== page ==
Atlanta, GA, April 15, 2013 --(PR.com
)-- To combat these outside, negative influences and foster healthy self-awareness for teen girls, Atlanta author and activist Tracy Nicole has created a workbook based on her debut novel, Who Said Peaches Were Perfect?, which is centered around the lives of two young women, who are entangled in a struggle to figure out what life and love are truly about. When used properly, this workbook will be a catalyst that enables its young readers to probe and discuss real issues for which all teens struggle. Topics discussed include: Perception, Domestic Violence, Self-Worth and Values.
“We are living in a time where young girls are defining themselves by what they see on television or hear on the radio and talking more about each other than supporting and lifting one another up. They lack exposure to good role models and self-esteem is suffering while self-worth is getting lost,” states the workbook’s author Tracy Nicole.
Adolescence is a confusing yet critical time during a girl’s life that holds many influences. There is peer pressure versus the demand to succeed academically and in school activities. There is the want to be liked socially and fit in; however, this is also when morals and boundaries are often first tested and perhaps threatened. Technology and social media has only compounded the high level of influence society holds and greatly brightened the spotlight that young girls find themselves in during the important developmental teen years.
It’s common for teens to display happy behavior, while hiding the suffering that they may be experiencing on the inside. Often believing or feeling that they have no one trustworthy in which to confide, this situation can lead to poor choices that can have a lifelong effect on them. The workbook is a tool that is intended to reduce the levels of guilt, shame, embarrassment or isolation by creating the platform for a healthy dialogue amongst teens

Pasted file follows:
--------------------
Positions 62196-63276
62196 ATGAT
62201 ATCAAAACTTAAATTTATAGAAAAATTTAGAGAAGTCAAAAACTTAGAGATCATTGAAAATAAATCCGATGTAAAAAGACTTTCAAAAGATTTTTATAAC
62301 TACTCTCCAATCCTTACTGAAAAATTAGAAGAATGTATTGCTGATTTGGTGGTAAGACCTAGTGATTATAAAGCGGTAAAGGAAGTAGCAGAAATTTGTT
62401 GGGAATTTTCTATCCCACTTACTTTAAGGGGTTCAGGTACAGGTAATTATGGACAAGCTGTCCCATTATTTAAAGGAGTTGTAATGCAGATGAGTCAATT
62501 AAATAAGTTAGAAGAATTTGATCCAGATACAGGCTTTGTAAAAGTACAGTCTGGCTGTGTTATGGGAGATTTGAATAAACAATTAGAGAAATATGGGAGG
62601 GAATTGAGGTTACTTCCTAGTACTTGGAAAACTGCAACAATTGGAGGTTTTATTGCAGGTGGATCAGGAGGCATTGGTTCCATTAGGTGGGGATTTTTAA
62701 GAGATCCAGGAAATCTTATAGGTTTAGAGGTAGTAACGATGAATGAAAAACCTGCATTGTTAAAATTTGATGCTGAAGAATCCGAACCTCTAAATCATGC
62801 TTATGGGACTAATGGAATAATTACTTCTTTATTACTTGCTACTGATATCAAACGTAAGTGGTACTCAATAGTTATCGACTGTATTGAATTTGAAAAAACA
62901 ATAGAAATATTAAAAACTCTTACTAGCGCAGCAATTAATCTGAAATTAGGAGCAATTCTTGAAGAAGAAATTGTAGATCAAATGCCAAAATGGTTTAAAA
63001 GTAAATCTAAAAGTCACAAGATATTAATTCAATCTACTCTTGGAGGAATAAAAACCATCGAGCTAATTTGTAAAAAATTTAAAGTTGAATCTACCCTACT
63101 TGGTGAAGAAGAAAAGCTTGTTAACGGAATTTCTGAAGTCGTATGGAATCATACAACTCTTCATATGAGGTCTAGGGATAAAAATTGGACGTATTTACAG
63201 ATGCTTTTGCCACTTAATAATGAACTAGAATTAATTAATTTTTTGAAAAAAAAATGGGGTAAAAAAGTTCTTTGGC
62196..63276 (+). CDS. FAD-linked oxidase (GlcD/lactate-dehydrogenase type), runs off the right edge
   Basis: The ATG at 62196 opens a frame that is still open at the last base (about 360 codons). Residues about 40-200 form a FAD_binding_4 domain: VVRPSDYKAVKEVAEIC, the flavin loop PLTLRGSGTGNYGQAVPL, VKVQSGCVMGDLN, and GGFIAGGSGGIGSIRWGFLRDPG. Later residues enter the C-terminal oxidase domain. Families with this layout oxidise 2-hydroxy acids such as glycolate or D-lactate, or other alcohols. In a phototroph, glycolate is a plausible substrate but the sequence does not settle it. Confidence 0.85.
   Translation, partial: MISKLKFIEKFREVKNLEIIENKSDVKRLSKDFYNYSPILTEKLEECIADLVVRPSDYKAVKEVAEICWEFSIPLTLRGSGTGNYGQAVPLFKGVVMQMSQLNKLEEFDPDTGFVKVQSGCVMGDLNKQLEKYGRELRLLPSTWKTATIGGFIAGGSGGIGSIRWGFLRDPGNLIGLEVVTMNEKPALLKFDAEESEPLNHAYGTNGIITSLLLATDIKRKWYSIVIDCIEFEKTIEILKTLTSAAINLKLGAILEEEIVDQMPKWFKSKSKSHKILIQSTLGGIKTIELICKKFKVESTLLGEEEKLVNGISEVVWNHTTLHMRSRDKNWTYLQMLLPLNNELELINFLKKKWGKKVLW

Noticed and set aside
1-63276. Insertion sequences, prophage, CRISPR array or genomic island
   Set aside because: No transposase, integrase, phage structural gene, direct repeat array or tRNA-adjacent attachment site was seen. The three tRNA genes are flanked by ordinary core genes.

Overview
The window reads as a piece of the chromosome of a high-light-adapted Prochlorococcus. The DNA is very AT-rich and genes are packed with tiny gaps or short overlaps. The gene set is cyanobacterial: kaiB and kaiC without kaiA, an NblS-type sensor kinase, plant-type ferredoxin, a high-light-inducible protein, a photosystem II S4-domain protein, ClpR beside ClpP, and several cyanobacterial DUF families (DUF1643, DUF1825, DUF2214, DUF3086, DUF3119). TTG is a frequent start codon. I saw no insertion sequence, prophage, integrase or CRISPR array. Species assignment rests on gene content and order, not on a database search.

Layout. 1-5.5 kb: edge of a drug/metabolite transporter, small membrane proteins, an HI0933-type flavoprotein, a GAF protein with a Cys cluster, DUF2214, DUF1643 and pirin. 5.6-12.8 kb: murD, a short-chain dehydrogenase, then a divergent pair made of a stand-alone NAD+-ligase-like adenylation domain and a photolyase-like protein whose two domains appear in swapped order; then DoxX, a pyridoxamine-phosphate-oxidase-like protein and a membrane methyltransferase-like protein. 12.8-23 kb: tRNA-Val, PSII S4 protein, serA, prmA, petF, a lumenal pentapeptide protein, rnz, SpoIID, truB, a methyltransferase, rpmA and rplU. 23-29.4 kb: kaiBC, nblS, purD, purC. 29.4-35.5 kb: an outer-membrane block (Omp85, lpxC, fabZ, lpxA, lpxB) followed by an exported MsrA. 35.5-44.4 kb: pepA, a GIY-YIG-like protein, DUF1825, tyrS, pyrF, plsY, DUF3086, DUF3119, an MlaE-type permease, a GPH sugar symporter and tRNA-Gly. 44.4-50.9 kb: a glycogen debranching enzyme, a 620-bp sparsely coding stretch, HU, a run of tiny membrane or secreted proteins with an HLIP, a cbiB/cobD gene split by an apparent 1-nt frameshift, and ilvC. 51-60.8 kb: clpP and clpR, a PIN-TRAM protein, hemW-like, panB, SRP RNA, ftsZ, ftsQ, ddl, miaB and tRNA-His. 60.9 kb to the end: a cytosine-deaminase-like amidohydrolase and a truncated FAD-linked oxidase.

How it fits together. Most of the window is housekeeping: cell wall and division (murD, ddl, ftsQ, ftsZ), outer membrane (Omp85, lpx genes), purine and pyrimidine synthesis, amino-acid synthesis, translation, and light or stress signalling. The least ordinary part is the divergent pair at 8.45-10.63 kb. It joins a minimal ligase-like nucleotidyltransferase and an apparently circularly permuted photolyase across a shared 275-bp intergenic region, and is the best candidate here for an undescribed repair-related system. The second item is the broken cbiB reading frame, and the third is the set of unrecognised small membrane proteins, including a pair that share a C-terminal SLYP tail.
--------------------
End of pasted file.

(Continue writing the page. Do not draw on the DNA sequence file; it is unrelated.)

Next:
The workshops Tracy holds in Atlanta based around the workbook have been so impactful and helpful to young girls that BP US Oil Holdings has committed to sponsoring them for a second year. While the success in the Atlanta area is wonderful, this message could benefit teen girls across the country. A perfect fit for school groups, social circles and non-profit organizations, the Perfect Peach workshops offer a means by which girls can find a real and positive understanding of their worth and avoid the need or pull to conform to negative and disrespectful influences through bad actions and behaviors.
Interested in having a Perfect Peach workshop at your school, organization or for your community or neighborhood? Please go to http://tracy-nicole.com/wp-content/uploads/2012/03/Tracy-Nicole-Press-Kit-MARCH-2013-2.pdf for the press kit with information aimed to allow you to host your own class, seminar or event. It is our hope to offer a means by which these girls can find a real and positive understanding of their worth and avoid the need or pull to conform to negative and disrespectful influences through bad actions and behaviors.
Please note that workshops can be specifically tailored to fit any group or organization’s needs.
About Tracy Nicole
Tracy Nicole is more than just an author, she’s a woman, a mother, an entrepreneur, an activist and a breast cancer survivor. The inspiration for her first novel, Who Said Peaches Were Perfect?, came from a maternal place. “I have two daughters and although they’re young, they’re growing up in a time when there are so many challenges with young girls,” she says.
As an entrepreneur, Tracy has been highlighted in various local and national publications including Essence, Lucky Magazine, Paper City, Jezebel and Atlanta Style. She takes the time to serve various philanthropic causes including Our House, a homeless program for women and children, and Seeds of Love, a program that benefits children living in shelters and foster homes.
Tracy currently resides in Atlanta, Georgia, with her daughters, Kennedy and Kristian. For more information, please go to www.tracy-nicole.com. To visit Tracy’s breast cancer survivor blog, go to http://beneaththepetals.blogspot.com/.